Legislative Council finds little to hold onto in “swiss cheese” structured tax
MacIver News Service | October 1, 2014
Eight of nine legislators on the Steering Committee submitted their final statements on the tax earlier this month after hearing from dozens of witnesses in three official meetings over the summer.
Committee Chairman Duey Stroebel (R-Saukville) made it plain that the PPT should be repealed completely.
“It has gotten to the point where the personal property tax is now a tax on a handful of business property that affects those unfortunate Wisconsinites who have not been given an exemption,” explained Strobel.
The PPT brings in a total of $270 million to municipalities and the state of Wisconsin, which is less than 1 percent of state revenue and about 2 percent of property tax collections.
The tax is self-assessed by businesses on four categories of property: furniture, fixtures, and equipment; machinery, tools, and patterns; boats and other watercraft; and all other personal property.
Once a very broad tax on both residential and business property, the amount and types of property taxed by the PPT has been whittled down through the years to a small number of business items.
There are fifty-seven exemptions to Wisconsin’s PPT, including oddities such as equipment owned by youth baseball associations being excluded from the tax, but not equipment of youth soccer associations.
The final committee report identified a list of options to repeal or reform Wisconsin’s PPT ranging from complete elimination to changes in the way the tax is administered.
Scott Drenkard, an economist with the non-partisan Tax Foundation, highlighted two PPT reform initiatives in Indiana and Michigan for the committee and in an interview with the MacIver Institute.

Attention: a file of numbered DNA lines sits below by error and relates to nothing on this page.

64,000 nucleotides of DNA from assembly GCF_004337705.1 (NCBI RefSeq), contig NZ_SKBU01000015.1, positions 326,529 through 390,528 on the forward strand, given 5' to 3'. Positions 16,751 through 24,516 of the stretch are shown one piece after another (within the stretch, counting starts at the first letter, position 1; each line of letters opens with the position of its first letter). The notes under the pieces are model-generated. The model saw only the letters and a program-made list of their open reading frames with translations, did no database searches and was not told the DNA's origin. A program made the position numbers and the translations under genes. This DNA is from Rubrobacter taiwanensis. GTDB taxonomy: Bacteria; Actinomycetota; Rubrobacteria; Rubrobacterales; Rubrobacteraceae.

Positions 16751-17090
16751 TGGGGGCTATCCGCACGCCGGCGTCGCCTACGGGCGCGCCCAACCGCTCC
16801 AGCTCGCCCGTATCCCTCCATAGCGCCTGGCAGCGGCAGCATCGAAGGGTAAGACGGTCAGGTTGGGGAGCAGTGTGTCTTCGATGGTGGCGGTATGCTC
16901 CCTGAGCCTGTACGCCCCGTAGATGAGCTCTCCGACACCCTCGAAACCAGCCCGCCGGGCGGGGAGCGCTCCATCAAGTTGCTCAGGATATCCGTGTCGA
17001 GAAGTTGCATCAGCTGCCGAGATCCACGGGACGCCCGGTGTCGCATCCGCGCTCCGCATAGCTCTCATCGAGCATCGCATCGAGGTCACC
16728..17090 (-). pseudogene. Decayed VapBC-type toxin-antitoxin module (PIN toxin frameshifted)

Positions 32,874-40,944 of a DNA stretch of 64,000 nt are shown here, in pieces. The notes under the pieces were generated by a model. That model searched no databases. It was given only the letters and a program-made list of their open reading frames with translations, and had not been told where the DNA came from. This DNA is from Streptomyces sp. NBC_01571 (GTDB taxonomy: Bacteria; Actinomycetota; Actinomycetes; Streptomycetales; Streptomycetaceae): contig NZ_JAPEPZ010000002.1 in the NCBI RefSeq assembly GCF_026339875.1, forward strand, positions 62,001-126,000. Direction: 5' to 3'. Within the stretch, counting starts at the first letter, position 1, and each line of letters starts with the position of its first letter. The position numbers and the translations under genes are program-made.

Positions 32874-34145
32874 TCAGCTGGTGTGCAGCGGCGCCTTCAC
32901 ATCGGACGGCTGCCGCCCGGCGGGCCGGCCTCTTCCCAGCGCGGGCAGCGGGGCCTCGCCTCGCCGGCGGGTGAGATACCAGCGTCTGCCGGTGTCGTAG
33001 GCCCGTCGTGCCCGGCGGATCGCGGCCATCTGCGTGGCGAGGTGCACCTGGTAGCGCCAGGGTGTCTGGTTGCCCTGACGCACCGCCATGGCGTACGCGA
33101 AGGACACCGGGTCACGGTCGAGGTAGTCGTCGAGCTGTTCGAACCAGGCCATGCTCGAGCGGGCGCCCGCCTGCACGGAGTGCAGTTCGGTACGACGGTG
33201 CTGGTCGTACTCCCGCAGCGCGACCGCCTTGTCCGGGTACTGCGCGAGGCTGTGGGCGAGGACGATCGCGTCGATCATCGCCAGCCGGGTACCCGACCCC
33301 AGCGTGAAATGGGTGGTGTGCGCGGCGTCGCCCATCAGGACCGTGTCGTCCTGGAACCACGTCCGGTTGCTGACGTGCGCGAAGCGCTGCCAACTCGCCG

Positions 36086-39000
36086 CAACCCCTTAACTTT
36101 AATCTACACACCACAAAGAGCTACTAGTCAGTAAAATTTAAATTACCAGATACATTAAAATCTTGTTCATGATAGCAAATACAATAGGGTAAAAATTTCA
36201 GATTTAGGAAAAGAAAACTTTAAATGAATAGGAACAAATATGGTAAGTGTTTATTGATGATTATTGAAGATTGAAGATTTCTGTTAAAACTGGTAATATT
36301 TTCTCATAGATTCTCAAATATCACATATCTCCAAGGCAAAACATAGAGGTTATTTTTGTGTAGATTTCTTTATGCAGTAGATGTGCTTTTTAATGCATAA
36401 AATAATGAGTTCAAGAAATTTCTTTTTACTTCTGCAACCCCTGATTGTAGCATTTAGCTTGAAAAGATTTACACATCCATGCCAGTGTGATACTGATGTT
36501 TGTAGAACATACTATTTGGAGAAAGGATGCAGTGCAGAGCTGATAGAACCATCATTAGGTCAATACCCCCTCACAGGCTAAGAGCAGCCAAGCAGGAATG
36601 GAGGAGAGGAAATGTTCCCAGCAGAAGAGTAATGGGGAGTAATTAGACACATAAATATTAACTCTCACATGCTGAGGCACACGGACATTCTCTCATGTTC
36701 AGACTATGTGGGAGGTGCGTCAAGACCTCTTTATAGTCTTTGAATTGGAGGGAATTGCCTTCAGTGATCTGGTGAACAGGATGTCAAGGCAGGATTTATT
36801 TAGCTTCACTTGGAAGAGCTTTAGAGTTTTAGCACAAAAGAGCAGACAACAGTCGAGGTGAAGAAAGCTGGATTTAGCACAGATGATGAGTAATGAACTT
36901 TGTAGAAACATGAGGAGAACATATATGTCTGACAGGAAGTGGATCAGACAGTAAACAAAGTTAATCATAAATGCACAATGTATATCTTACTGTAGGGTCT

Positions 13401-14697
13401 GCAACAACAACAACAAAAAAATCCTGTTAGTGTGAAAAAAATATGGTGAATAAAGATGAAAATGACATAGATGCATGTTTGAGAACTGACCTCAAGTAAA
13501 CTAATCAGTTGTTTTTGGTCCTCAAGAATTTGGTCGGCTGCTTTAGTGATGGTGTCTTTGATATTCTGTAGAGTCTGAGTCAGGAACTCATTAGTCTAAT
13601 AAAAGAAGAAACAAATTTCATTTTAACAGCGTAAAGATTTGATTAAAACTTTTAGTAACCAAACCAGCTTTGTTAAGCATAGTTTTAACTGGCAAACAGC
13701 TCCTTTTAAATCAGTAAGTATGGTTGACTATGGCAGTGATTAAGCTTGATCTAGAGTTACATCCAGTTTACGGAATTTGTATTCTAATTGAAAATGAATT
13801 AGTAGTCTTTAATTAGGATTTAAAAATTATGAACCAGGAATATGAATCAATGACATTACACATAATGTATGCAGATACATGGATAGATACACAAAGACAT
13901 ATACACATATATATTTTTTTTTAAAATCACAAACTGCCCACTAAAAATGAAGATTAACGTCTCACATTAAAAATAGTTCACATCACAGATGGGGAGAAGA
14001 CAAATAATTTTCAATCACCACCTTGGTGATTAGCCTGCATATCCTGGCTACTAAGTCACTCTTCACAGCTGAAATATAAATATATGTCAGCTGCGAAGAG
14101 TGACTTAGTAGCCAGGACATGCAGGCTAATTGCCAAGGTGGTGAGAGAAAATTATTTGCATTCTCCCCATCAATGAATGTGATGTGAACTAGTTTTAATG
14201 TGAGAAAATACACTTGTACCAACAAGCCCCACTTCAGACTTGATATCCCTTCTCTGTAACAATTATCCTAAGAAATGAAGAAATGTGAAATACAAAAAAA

In Indiana, where the PPT brings in $1 billion dollars in revenue, the legislature passed a bill that gave counties ultimate authority over the fate of the tax. Counties may choose to exempt new property from the tax, exempt businesses with less than $20,000 in personal property, or give businesses a long-term abatement to ease the tax’s burden.
Michigan also changed its PPT by ballot initiative in August, creating an exemption for small businesses with total personal property amounting to less than 80,000 and exempting all new property bought by businesses. Michigan voters approved the measure with 69 percent voting yes.
Senator Tom Tiffany (R-Hazelhurst), Rep. Bob Kulp (R-Stratford) and Rep. Joe Sanfelippo (R-West Allis) agreed with Stroebel that elimination of the PPT in Wisconsin should be a priority for the legislature. Senator Sheila Harsdorf (R-River Falls) also acknowledged that the PPT was harmful to businesses and asked for the legislature to address the issue.
Democrat members of the committee cited concerns over tax shifting and municipal revenue decreases, exhibiting a more cautious approach to the PPT.
For Chairman Stroebel, however, the tax has no appeal for Wisconsin.
“No one seems to be able to defend the Swiss cheese structure of the personal property tax, except by warning that government needs the money.”